In another aspect of the present invention, there is provided a method of dyeing an artificial nail overlay used for reinforcing an artificial nail attached to a natural nail, comprising the steps of coating an adhesive on one surface of the overlay, attaching a paper to the surface of the overlay on which the adhesive has been coated, and dyeing the other surface of the overlay opposed to that on which the paper has been attached.
In still another aspect of the present invention, there is provided a method of printing an artificial nail/overlay used for reinforcing an artificial nail attached to a natural nail, comprising the steps of coating an adhesive on one surface of the overlay, attaching a paper on the surface of the overlay on which the adhesive has been coated, and printing the other surface of the overlay opposed to that on which the paper has been attached.
In the embodiment of the present invention, the printing is performed as an offset printing.
The above objects, other features and advantages of the present invention will become more apparent by describing the preferred embodiments thereof with reference to the accompanying drawings, in which:
FIG. 1 is a view briefly illustrating a natural nail and an artificial nail;
FIG. 2 is a view illustrating the conventional overlay attached to a nail;
FIG. 3 is a view illustrating a direct drawing of a picture or a pattern on the surface of an artificial nail;
FIG. 4 is a view illustrating a picture-printed sticker attached to an artificial nail;
FIGS. 5A and 5B are views illustrating pictures water-decalled on the surface of an artificial nail;
FIGS. 6A and 6B are views illustrating manicuring of a lower portion of a nail with white color and manicuring of the entire nail with light pink color; and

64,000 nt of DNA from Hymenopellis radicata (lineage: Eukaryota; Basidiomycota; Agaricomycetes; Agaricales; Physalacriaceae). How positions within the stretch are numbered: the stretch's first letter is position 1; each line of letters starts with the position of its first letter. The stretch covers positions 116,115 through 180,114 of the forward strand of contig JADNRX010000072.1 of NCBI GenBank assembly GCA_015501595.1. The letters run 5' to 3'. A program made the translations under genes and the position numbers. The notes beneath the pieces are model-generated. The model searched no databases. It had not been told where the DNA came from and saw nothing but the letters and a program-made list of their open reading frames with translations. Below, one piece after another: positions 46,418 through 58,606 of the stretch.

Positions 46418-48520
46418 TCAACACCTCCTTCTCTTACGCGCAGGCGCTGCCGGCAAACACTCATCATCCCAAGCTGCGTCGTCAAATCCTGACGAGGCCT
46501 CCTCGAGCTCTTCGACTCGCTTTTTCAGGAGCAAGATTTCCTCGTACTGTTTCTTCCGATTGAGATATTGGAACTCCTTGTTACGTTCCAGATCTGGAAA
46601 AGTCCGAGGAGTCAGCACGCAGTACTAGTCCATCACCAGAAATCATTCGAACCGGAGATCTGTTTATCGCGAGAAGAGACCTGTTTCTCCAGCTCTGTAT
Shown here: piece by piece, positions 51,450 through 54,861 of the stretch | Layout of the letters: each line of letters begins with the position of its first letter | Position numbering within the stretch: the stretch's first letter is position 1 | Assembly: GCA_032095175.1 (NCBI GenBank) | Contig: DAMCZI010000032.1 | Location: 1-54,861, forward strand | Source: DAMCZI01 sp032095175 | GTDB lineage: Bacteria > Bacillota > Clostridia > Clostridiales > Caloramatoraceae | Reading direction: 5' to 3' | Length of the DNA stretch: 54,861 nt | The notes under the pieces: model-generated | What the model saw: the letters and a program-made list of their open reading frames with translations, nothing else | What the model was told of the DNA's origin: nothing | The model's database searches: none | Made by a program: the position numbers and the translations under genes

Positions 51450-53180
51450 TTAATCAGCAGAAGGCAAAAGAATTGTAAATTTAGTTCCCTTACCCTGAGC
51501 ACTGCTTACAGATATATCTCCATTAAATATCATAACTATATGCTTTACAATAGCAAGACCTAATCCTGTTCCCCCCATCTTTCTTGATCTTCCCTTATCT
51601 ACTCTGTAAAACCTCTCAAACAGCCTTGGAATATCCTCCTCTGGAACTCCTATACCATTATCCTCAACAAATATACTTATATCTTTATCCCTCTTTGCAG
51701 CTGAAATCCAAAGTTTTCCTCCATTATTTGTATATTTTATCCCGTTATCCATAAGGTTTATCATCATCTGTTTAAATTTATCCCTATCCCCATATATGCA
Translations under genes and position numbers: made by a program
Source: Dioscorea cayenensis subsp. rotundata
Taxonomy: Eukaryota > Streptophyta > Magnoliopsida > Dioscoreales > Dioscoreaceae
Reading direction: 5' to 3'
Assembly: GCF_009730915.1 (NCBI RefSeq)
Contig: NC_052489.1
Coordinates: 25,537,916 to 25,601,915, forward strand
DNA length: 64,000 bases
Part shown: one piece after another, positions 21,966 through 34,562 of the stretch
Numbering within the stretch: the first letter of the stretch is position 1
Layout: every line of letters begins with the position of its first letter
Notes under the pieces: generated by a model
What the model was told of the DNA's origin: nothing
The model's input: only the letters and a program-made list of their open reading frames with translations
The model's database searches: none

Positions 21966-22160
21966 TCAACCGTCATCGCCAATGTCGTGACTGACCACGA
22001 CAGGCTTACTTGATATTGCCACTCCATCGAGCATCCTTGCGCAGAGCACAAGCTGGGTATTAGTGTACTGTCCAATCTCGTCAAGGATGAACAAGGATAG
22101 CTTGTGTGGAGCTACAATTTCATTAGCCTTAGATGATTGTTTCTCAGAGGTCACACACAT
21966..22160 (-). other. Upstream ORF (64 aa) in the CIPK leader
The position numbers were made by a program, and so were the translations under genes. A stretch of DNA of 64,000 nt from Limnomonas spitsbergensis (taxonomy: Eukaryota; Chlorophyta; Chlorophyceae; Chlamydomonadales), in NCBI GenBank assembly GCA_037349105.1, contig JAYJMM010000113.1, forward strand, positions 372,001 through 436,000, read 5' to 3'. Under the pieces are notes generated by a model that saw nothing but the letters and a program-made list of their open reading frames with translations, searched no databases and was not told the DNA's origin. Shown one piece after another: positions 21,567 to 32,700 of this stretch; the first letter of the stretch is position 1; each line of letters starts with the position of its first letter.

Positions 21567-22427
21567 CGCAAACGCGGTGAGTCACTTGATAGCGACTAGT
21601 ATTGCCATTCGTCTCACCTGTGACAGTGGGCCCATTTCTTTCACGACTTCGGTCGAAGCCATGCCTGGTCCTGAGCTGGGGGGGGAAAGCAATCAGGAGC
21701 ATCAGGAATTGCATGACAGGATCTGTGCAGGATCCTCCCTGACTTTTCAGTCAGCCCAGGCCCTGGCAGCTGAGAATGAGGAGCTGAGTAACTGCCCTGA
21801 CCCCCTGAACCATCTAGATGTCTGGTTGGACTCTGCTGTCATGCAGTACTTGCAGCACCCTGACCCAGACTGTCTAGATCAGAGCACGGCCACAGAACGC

FIGS. 7A and 7B are views illustrating an overlay attached to an artificial nail according to the present invention.
FIG. 8 is a view illustrating an overlay with its peel-off member being separated therefrom.
FIG. 9 is a view illustrating overlays which can be separately detached from their peel-off member according to another embodiment of the present invention.
Since silk is the most preferable material for an artificial nail overlay, a method of silk printing will now be explained according to the embodiment of the present invention. Silk fabrics may be printed by utilizing a vapor decal printing method.
The vapor decal printing method is a method in which silk fabrics is dyed by heating spread (vaporizing) dyes that is vaporized, and attaching the vaporized dyes to an object that will be vapor-decalled. This method, which was originally developed for textile printing, uses ink as a main component of spread dyes, and utilizes the reverse surface for printing with screen printing, offset printing, Gravier printing, rotary screen printing, etc. According to this method, a vellum paper of 150 g is printed and dried. An object to be decalled, i.e., silk fabrics, is pressed on the printed surface for 5 to 7 seconds under the temperature range of 200°-220° C. The spread dyes is then vaporized and fixed on the object to be decalled. The vaporizing dyes is vaporized, and fixed on the object to be decalled.
However, the vapor decal printing method described above has a drawback in that it results in coarse and imprecise printing.
According to the embodiment of the present invention, an artificial nail overlay is printed by employing an offset printing method, which is used for printing paper.
In the offset printing method utilizing a repelling power between water and oil, a pattern to be printed is manufactured as a film. The film is then closely contacted with a plate which has been processed with a sensitizing liquid. A minor-etching plate is prepared by sensitizing and etching the closely contacted film. Subsequently, ink is evenly applied thereon by an ink container which rotates adjacent to the minor-etching plate. The ink on the minor-etching plate is subsequently evenly applied on a rubber blanket rotating adjacent thereto. At this time, ink is spread on a paper placed between the rubber blanket and the pressing blanket.